Dizzy, the hairdresser whom Barbara says is named after a potato, would be played brilliantly by Amanda Lawrence, who is an ex-theatre student of mine and was in the film Suffragette several years ago. Check her out. Sparky, funny and adorable, she’d be ideal as Dizzy. Hugo, the man from the manor, would be Rhys Ifans, yes, really – he’d do a great job in a smart suit. Kostas the Greek hunk who cleans windows would be Baris Arduç, a Turkish TV presenter who fits the bill in terms of the physical ability to embody the role.

Jamie Bell would play Len’s son Gary: again, he doesn’t exactly match the physical type from the novel but he can blend a broodiness with a sadness that will make Gary not entirely unlikeable. Chrissie the vicar would be played by Helena Bonham Carter, who would bring a briskness and a bit of glamour to the character. Imagine her wanging that welly!

There are several other characters I would cast and, in my dream world, I’d want to use relatively unknown but up-and-coming actors to take all the other roles. The following are ex-students of mine who work in the industry. James Elston would play Andy; Pierre Roxon would play Fabian; Demelza Randall would take the role of Tilly Hardy, the author of raunchy romance novels. I’d like to stay loyal to actors I’ve worked with whom I know are super-talented and industrious.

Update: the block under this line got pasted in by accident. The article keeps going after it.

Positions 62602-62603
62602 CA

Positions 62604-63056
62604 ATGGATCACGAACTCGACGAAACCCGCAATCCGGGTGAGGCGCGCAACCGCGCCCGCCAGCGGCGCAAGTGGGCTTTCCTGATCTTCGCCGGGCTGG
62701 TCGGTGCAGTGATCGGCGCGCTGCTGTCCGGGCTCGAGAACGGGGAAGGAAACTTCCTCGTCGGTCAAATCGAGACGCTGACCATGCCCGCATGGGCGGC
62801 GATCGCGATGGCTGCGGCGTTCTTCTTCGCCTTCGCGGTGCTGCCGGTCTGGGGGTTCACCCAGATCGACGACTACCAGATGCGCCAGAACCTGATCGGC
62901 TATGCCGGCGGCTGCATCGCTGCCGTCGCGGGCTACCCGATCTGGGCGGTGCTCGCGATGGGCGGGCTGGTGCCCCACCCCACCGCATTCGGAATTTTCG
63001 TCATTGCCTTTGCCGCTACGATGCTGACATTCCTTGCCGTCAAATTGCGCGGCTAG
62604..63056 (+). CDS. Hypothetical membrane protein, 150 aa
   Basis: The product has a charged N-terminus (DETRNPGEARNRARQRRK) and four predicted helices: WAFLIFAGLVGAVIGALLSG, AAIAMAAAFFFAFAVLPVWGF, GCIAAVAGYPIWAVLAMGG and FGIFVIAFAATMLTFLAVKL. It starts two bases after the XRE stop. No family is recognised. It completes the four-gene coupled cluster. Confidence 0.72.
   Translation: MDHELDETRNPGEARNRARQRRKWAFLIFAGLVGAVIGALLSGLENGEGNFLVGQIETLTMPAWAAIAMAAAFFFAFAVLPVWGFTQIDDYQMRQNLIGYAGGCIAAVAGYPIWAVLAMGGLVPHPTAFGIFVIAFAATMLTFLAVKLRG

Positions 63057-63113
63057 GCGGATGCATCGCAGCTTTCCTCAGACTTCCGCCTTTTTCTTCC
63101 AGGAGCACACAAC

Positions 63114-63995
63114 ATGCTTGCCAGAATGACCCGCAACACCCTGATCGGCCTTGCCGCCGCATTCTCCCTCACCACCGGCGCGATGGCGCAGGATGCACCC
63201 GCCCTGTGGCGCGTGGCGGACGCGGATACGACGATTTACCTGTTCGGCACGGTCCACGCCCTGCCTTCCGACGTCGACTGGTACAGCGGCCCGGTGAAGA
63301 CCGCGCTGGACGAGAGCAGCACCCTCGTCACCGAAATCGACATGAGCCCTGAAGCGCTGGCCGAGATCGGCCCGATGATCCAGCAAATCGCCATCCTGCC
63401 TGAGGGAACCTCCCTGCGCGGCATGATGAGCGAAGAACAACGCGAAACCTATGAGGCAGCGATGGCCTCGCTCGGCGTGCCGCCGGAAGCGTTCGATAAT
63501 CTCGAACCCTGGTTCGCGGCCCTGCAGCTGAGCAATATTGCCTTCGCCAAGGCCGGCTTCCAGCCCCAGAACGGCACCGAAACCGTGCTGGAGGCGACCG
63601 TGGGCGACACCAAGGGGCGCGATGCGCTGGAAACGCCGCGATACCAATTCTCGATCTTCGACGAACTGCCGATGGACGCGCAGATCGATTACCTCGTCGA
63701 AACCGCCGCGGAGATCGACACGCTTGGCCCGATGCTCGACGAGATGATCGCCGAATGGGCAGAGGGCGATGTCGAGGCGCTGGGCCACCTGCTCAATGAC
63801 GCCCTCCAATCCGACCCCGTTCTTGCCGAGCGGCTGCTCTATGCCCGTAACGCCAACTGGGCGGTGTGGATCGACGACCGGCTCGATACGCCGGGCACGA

Then again, just imagine if Hollywood called me with a huge budget and asked for a completely new setting: what if the whole book had to change location and Winsley Green became somewhere in downtown New York? Then I suppose I’d be auditioning De Niro for Bisto, Samuel L for Len, Streep for Pauline and Streisand for Barbara. Now that’s a whole new and very different fantasy!

Libraries and Me – Alex Coombs

Growing up as a kid in a small town in Bucks was as dull as it sounds. My local library was the principal (and easiest way) of getting out of Bourne End. I chose the interplanetary route by reading my way through their Sci Fi section. I still remember the Gollancz books with their distinctive yellow spines, Heinlein, Asimov, Arthur C.Clarke. Philip K Dick was a little too avant-garde for Bourne End. There were lots of others.

There was a library at my school that had the complete Oxford English Dictionary in god knows how many volumes. The only ones that were ever opened were the C volume and the F volume. No prizes for guessing at which pages these fell open at as I marvelled at seeing the F and C words. In print, in a book ! I doubt today’s generation of schoolchildren would be as impressed.